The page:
Even if Enola already includes some levels, I can’t say those levels are finished because I always go back and change some stuff. Right now the cabin and church levels have some really really cool changes. Those of you who have already played Enola surely remember the iron maiden in the cabin. That whole area has been reworked, and now the dude inside the iron maiden (one of the monsters) is introduced by our very own killer. Studio Daisho made some really neat sound effects and voice recordings for that part.

In the church I removed the part with the 3 crosses, and put a very nice riddle instead. It’s a numbers riddle, and you need to figure out the answer to continue. However, following the same rule as many riddles in Enola, failing the puzzle means death. I’m guessing that for some, that puzzle is going to be very hard Smile

The fog is back in Enola. It’s still night time on the island, but I added the thick fog again to create a nice atmosphere. That fog makes it difficult to see, and you never know what you will find. The rest of the levels also have fog, and that fog adds for a nice distance effect in those closed levels. Using thick fog means Enola does not work on stereoscopic 3d setups due to ghosting (so those with Nvidia 3D Vision displays, no 3d for you), but I think the fog and atmosphere is way more important that the fancy 3D.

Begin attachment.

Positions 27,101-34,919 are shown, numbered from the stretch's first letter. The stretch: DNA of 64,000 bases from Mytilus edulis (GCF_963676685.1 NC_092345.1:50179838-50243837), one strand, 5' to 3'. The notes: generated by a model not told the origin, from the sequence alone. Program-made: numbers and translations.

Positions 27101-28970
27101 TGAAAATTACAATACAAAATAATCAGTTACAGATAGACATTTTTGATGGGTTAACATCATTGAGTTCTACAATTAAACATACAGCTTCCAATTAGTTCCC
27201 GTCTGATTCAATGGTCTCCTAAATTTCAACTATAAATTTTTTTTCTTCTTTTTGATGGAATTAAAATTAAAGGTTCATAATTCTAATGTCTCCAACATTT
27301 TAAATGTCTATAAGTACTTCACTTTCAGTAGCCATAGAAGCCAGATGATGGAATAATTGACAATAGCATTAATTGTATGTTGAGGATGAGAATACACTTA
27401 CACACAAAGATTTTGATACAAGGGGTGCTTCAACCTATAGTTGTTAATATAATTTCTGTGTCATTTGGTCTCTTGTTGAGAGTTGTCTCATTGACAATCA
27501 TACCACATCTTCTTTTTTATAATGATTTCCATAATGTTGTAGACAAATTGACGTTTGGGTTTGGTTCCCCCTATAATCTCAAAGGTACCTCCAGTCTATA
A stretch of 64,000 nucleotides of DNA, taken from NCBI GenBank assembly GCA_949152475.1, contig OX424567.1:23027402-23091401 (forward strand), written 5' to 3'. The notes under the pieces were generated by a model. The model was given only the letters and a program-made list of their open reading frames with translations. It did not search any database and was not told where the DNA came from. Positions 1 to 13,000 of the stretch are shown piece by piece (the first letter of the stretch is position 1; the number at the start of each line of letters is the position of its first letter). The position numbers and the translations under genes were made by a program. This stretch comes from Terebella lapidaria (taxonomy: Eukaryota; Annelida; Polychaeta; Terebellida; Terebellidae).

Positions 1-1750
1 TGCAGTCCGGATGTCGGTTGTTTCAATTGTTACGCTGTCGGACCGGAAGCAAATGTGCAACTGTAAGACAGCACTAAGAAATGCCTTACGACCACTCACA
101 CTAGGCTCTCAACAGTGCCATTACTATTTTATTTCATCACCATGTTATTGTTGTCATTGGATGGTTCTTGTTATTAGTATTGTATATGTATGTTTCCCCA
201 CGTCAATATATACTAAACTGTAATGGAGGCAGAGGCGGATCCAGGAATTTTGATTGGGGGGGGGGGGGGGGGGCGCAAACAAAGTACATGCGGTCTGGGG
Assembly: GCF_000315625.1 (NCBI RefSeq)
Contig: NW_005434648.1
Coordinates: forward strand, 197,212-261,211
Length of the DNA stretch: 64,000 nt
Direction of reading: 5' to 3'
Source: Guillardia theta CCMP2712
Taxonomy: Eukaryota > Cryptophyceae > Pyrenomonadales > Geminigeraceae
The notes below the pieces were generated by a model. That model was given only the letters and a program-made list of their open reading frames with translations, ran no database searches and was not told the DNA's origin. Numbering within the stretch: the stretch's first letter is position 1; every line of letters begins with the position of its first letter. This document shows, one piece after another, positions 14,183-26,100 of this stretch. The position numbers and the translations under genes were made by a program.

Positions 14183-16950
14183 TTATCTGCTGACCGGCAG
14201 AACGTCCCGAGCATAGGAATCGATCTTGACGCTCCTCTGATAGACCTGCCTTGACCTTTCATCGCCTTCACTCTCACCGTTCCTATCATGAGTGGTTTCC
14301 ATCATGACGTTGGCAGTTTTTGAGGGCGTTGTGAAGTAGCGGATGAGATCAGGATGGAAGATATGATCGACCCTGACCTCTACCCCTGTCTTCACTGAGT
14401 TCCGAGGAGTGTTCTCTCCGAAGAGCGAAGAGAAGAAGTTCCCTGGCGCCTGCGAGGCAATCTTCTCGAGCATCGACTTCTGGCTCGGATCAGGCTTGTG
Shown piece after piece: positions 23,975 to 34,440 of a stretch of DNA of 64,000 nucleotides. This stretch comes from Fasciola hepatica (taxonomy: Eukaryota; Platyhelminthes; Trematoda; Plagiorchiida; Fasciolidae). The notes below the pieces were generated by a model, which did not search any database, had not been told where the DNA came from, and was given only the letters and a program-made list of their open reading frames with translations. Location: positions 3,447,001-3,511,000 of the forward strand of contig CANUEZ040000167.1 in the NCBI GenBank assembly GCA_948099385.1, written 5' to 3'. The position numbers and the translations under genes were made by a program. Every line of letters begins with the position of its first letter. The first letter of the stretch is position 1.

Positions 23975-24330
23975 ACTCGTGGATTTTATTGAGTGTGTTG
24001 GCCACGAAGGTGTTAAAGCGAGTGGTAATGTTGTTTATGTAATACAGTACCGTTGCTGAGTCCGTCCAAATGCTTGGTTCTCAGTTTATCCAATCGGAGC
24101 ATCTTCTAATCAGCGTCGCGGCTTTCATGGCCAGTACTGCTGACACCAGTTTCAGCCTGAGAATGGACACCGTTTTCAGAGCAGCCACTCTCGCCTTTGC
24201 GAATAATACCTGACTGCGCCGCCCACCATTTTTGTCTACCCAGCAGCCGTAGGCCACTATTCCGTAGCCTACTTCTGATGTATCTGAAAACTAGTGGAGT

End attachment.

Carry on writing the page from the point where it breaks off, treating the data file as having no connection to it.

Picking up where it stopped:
You may remember I’ve shared some character tests and stuff. We began to replace the characters in the game with “final” characters. Those characters look a lot better than the previous ones, they have better textures and are more detailed. It’s not like we have FarCry3 – quality characters, but we’re not as good as the guys from Ubisoft either. Still, characters are looking cool, and I can’t wait to see them animated (I mean really animated, speaking and all).


Someone said it would be nice if the Enola launcher had a button you could use to check if there’s a new version. Well, I added that button and now you can check if you have the latest version. If a new version is available, you can simply download it from where you got the game.

So in general Enola alpha 0.6 has a lot of nice content changes and additions, and also improves on the story flow. As you play the game, you may think it’s a very unconventional horror game, because it doesn’t bomb the player with countless of “dark stuff” but rather presents a story about love and survival. I’m very excited about this game, and the best of all is that those on the team are excited as well >:D

And that’s it, remember to vote for Enola on Steam Greenlight, and get the alpha from: Indievania (if you have Paypal, use this one!!!), Gamersgate, Desura or our website.


~ by nemirc on January 19, 2013.

One Response to “Enola alpha 0.6 is out!”

  1. […] The largest addition is that of a new area, “the cave”. In “the cave” puzzles take a back seat, and the focus becomes exploration and discovery. All in all, Enola is coming together to be a very interesting and atypical horror title that you should keep on your radars. You can read more about the latest additions and follow the developers blog here. […]